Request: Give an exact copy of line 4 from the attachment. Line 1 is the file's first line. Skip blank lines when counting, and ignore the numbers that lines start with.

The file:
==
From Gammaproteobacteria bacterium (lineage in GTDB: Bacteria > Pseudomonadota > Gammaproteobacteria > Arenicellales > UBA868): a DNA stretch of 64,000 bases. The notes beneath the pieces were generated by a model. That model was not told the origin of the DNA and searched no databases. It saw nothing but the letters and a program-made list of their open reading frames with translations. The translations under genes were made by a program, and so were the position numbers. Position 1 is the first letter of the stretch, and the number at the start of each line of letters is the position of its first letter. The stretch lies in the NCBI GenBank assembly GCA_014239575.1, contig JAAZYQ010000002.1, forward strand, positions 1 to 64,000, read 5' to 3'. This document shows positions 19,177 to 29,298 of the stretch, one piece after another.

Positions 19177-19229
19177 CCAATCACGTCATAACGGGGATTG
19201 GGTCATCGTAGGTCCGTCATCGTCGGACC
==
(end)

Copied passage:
19201 GGTCATCGTAGGTCCGTCATCGTCGGACC